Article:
Supreme Court Favors Consumers in Mortgage Rescission Case

In a decisive opinion, the Supreme Court recently handed consumers a rare victory under the Truth in Lending Act (“TILA”). On January 13, 2015, in a 9-0 decision authored by Justice Scalia, the Court held that consumers need only notify their lender of their intention to rescind their mortgage and are not required to file a lawsuit within the three-year period. See Jesinoski v. Countrywide Home Loans, Inc., 135 S. Ct. 790 (2015).

TILA, 15 U.S.C. §§1601, et seq., governs various consumer credit transactions, including mortgages and credit cards. In the case of mortgages, the statute gives borrowers the right to rescind a mortgage loan in two circumstances: (1) as a matter of right for three business days following the loan; and (2) for up to three years in certain circumstances where the necessary disclosures were not made.

In Jesinoski, the borrowers refinanced their home and exactly three years later they mailed Countrywide “a letter purporting to rescind the loan.” 135 S. Ct. at 791. Countrywide did not accept the lender’s attempt to rescind and Jesinoskis subsequently filed a lawsuit more than one year later. Id.

The District Court rejected their attempt to rescind, finding that “[a]lthough the Jesinoskis notified respondents of their intention to rescind within [the three-year period], they did not file their first complaint until four years and one day after the loan’s consummation.” Id. (citing Jesinoski v. Countrywide Home Loans, Inc., 2012 WL 1365751, *3 (D. Minn., Apr. 19, 2012)). The Court of Appeals affirmed the trial court’s decision. See Id. (citing Jesinoski v. Countrywide Home Loans, Inc., 729 F. 3d 1092, 1093 (2013) (per curiam)).

In reversing the lower court decisions, the Court made clear that the answer was found in the language of the statute, which provides “that a borrower ‘shall have the right to rescind . . . by notifying the creditor, in accordance with regulations of the Board, of his intention to do so’” Id. at 792 (emphasis added). The Court stated:

The language leaves no doubt that rescission is effected when the borrower notifies the creditor of his intention to rescind. It follows that, so long as the borrower notifies within three years after the transaction is consummated, his rescission is timely. The statute does not also require him to sue within three years.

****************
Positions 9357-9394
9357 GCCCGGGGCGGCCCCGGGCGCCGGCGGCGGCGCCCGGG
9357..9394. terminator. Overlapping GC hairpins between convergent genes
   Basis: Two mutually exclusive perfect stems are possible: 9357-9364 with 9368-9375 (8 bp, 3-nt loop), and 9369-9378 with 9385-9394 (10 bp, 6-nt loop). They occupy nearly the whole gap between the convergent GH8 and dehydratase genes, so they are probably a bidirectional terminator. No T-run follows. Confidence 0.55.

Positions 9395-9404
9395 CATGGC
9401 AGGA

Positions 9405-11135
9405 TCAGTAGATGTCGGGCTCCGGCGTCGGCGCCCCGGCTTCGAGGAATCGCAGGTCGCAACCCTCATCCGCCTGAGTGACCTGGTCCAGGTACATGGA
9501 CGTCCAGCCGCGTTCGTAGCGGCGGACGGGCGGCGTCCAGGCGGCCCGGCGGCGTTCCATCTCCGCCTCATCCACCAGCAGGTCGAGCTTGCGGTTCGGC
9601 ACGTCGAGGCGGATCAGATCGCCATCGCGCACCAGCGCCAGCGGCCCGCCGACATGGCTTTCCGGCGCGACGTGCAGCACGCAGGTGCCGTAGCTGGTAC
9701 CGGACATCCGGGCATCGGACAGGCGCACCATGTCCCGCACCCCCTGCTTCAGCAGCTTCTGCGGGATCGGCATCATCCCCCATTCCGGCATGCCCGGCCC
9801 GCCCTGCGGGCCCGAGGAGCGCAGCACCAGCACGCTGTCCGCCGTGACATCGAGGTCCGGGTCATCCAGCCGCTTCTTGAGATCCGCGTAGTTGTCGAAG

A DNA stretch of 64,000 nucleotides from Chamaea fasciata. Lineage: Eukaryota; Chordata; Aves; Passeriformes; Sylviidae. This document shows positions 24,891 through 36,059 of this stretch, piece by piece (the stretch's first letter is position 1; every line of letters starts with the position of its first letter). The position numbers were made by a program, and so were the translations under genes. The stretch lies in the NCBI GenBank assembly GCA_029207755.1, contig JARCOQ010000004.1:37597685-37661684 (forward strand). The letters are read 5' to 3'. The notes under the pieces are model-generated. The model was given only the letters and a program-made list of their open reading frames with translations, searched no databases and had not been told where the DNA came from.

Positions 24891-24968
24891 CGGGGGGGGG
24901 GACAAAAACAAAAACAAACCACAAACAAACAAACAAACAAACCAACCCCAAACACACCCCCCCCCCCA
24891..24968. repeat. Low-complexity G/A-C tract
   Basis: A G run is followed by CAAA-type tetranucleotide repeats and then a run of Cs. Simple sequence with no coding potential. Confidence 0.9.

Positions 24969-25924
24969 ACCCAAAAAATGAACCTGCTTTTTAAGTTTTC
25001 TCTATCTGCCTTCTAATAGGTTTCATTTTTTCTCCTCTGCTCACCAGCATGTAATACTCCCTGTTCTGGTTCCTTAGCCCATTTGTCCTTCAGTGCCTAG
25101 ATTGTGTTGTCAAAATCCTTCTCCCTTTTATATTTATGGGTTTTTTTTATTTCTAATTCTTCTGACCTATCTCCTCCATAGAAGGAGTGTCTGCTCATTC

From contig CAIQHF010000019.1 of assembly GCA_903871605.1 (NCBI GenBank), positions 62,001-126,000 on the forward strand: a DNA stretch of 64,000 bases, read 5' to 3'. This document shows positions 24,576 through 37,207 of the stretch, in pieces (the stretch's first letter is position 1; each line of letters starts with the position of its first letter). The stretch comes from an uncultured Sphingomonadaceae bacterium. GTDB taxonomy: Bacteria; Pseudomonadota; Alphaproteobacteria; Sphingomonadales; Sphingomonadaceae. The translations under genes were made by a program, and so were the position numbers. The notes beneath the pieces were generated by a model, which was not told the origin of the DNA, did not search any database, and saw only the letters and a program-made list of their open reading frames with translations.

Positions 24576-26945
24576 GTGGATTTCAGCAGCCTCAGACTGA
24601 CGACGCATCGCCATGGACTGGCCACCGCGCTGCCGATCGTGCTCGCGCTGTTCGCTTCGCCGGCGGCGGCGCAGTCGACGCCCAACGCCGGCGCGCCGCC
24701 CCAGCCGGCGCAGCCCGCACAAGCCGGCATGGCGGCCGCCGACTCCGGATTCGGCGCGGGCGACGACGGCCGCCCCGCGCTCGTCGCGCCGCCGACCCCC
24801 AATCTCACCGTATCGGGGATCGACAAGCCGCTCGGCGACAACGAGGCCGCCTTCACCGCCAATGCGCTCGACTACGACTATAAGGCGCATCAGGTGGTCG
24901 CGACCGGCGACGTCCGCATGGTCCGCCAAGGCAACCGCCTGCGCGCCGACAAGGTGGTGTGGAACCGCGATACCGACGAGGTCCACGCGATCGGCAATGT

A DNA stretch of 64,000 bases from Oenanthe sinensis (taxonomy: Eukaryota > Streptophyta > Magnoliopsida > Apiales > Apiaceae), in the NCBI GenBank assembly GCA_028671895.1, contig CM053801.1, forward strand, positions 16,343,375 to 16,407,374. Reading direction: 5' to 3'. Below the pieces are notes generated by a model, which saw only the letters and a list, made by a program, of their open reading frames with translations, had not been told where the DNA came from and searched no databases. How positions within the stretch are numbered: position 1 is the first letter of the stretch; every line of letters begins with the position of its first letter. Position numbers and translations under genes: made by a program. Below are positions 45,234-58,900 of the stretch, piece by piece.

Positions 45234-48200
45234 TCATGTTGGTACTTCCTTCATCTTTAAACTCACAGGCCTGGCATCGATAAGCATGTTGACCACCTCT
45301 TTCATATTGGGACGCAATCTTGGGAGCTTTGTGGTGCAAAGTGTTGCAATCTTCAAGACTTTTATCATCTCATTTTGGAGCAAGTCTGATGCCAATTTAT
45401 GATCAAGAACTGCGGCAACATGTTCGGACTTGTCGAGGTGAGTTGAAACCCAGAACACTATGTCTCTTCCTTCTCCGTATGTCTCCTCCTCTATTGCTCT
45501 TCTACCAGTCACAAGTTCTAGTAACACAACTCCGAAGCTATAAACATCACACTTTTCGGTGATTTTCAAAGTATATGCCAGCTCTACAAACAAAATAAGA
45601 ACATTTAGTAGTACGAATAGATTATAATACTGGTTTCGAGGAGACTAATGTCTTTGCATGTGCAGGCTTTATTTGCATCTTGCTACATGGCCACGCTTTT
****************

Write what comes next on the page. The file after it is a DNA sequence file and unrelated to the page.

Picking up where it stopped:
Id.

The Court, in succession, knocked down each of Countrywide’s three arguments:

First, the Court that its decision was not in conflict with its previous decision in Beach v. Ocwen Fed. Bank, 523 U. S. 410 (1998), that held only that there was “‘no federal right to rescind, defensively or otherwise, after the 3-year period of §1635(f) has run,’ not that there was no rescission until a suit is filed.” Id. (quoting Beach, 523 U.S. at 419).

Second, the Court rejected Countrywide’s argument that under §1635(a) “if the parties dispute the adequacy of the disclosures—and thus the continued availability of the right to rescind—then written notice does not suffice.” Id. The Court made clear that “Section 1635(a) nowhere suggests a distinction between disputed and undisputed rescissions, much less that a lawsuit would be required for the latter.” Id.

Third, the Court swept aside Countrywide’s attempted reliance on common law as a trump to the clear statutory language. The Court noted that “[i]t is true that rescission traditionally required either that the rescinding party return what he received before a rescission could be effected (rescission at law), or else that a court affirmatively decree rescission (rescission in equity).” Id. (citation omitted). In rejecting this argument, the Court stated:

It is also true that the Act disclaims the common-law condition precedent to rescission at law that the borrower tender the proceeds received under the transaction. 15 U. S. C. §1635(b). But the negation of rescission-at-law’s tender requirement hardly implies that the Act codifies rescission in equity. Nothing in our jurisprudence, and no tool of statutory interpretation, requires that a congressional Act must be construed as implementing its closest common-law analogue.

Id. (citation omitted). The Court found “this is simply a case in which statutory law modifies common-law practice.” Id.

Jesinoski v. Countrywide Home Loans, Inc., 135 S. Ct. 790 (2015)

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